Bottling

Bottling has a reputation for being a hassle but if you follow our simple tips the whole process can be a little less painful. It should take about 1 hr to bottle a 20 litre batch, including sterilising the bottles.

There are some major advantages of bottles. They can be refrigerated so ideal for lagers. They can hold more pressure then standard barrels making them suitable for more carbonation. They are also more portable, ideal for parties and they make a great gift.

Most bottles can be reused which can drastically cut down on recycling. Different coloured caps can be used for different beers making them easily identified. If you want to look even more professional then you can design your own labels. Just make sure you affix with a low bond glue so they are easy to remove. Another popular method is to affix with milk. This works very well and is very easy to soak off afterwards.

Bottles come in glass or plastic (PET).  Plastic are cheaper and they use screw top’s making them reusable.  The bottom of most plastic bottles has a dip, like a coke bottle, which catches the sediment nicely.  The downside of plastic is that some of the chemicals used in the manufacturing process can leech into the liquid if stored for long periods. Plastic can also look little amateurish and cheap. Plastic will also need to be replaced after a few batches. There’s a range of plastic bottles available in 1 litre and 500ml sizes.

Glass bottles generally require a crown cap unless you purchase the ceramic swing top style. To apply the caps you will also require a capper but allows you to recycle most commercial bottles after you’ve consumed the beer! If you are planning on doing a fair amount of bottling it is definitely worth investing in a bench style capper as they are much easier to use. Glass is better for long term storage and looks more professional. With a printed label, the bottles can look just like commercially produced versions.

Whether you choose glass or plastic, make sure that they are suitable. If they have previously contained carbonated liquids then they should be okay although some breweries are now using lightweight glass to keep costs down. These are okay for carefully controlled carbonation but if you over prime them they are likely to explode. Exploding glass bottles can be very dangerous to its very important that you ensure you use the correct quantity of priming sugar and also that the beer has completely finished fermenting before you bottle.

If storing beer then it’s also best to avoid any colours except brown. This is because blue light will react with the hops in the beer and give something called light struck. This creates a skunky smell when you open the beer but is avoided by brown material. If you want to experience this buy a commercially brewed beer like Becks and leave out in the sunlight for a few hours then open.

Cleaning and filling 40 or so bottles can be a labour intensive operation but if you follow our method it will be as painless as possible. Just remember the advantages you will get once it is bottled and the money you are saving compared to purchasing 40 bottles of commercial real ale!

Method:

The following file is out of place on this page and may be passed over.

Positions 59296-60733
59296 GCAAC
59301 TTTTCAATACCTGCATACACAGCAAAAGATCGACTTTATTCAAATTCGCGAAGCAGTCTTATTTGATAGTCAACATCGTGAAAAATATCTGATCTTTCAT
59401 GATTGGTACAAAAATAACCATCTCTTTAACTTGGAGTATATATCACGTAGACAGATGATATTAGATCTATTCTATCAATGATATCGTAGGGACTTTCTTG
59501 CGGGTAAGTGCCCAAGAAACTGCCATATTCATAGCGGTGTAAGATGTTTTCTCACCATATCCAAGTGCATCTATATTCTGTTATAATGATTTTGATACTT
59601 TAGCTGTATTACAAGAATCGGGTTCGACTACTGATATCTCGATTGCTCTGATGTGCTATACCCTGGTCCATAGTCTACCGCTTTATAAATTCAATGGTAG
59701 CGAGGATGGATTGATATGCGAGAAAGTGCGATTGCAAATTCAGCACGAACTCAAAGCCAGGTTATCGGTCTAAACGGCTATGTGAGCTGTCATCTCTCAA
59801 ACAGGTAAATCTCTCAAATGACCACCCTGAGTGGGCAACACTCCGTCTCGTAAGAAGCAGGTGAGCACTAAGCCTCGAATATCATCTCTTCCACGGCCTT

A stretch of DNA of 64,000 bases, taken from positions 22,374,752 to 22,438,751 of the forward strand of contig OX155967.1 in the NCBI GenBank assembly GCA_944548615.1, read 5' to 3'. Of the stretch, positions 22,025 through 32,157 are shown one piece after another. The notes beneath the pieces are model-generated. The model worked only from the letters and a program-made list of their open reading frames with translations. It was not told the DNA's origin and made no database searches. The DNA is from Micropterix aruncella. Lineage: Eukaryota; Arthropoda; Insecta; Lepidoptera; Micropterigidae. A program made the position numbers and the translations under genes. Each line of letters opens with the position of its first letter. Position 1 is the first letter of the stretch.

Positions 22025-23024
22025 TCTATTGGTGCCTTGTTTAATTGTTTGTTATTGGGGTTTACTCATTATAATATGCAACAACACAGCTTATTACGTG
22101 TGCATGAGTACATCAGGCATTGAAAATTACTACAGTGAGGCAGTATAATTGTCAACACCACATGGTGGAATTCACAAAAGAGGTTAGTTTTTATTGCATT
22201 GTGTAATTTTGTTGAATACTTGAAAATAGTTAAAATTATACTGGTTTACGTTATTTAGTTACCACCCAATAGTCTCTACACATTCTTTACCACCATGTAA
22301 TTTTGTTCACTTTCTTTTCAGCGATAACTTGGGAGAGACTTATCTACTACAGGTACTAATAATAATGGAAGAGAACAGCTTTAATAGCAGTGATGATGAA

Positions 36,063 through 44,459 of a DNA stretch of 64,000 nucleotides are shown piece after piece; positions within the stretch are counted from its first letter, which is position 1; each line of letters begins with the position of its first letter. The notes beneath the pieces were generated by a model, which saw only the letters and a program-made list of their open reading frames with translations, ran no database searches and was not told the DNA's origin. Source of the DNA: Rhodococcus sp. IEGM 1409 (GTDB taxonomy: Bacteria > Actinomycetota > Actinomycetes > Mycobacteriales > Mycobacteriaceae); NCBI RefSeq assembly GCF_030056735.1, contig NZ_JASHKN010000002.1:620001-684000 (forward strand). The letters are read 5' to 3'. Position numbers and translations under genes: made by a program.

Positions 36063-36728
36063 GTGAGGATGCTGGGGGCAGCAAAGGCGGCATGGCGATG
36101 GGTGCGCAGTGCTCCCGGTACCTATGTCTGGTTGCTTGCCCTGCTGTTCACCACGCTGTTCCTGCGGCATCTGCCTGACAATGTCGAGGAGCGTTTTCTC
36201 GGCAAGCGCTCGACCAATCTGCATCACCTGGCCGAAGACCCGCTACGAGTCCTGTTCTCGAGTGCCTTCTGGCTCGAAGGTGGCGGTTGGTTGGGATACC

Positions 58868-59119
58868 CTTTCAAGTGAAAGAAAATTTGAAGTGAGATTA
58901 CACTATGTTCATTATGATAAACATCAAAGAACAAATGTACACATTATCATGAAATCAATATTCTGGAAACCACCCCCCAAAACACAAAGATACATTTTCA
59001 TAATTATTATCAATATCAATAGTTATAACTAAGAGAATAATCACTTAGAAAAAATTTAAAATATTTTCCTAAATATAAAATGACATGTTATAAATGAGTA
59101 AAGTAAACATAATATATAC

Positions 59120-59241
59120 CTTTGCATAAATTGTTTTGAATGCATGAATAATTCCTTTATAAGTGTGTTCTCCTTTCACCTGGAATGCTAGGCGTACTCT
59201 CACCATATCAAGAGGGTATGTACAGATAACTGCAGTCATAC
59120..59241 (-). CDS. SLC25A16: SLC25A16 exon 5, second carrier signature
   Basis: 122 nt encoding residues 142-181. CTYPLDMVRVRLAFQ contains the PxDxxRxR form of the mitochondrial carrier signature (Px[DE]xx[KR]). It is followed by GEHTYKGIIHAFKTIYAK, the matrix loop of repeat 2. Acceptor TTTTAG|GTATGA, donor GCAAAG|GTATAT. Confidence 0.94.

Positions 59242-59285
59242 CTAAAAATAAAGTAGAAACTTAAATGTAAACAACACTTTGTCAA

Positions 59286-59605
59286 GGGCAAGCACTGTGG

Clean and sterilise your bottles.

The easiest way is to use a non rinse steriliser like star san, a bottle rinser and bottle tree. Apply a quick squirt of star san into the bottle using the rinser, then leave to drain on the bottle tree before filling. If reusing bottles then rinse them out with cold water as soon as you have finished with them, this will stop the yeast sediment drying out which will be hard to remove later. If you store them upside down using something like a fast rack then this will prevent dust and inserts from going in them and also allow the to dry.

Boil the appropriate amount of sugar in a small amount of water.  For most styles this will be around 3.5g/L. This is your priming solution.

 

Sterilise and rinse a fermenter with a little bottler fitted to it and add the boiled sugar priming solution.

Place you beer on a table or kitchen work surface and the clean fermenting bin on the floor.

Fill a plastic syphon tube completely with water (no bubbles) and cover both end with your thumbs. (Wash your hands prior to this to ensure good hygiene).

Quickly place one end of the syphon tube into the beer and then slowly lower the other end into the bottom of clean fermenting bin. Remove your thumb and let the liquid transfer. Ensure that the ends of the syphon remain under the surface of the liquid at all times but be careful not to disturb the yeast sediment when you get near the bottom. If you carefully tip the beer at the end it enables you to get more of the liquid out without transferring the sediment. Don't worry if a bit goes in, your beer will be fine. Take a final hydrometer reading.

Place your beer on a high surface use the little bottler to fill the bottles one by one. Leave about 2.5cm of air space at the top to allow enough C02 to form.

If you using glass bottles and crown caps sterilise them then use a capper to seal your bottles.

Keep the beer somewhere warm for a week to allow the priming sugar to ferment then store for another week or so to allow to clear.

Chill as required before serving. There will be a small amount of sediment at the bottom of the bottle so be careful when pouring and leave the last bit in the bottle so you do not disturb the sediment resulting in cloudy beer. Don't worry of you do though, it will taste fine and will do you no harm!

REMEMBER TO RINSE TO BOTTLES OUT THROUGHLY AFTER USE SO THEY DON’T NEED CLEANING NEXT TIME.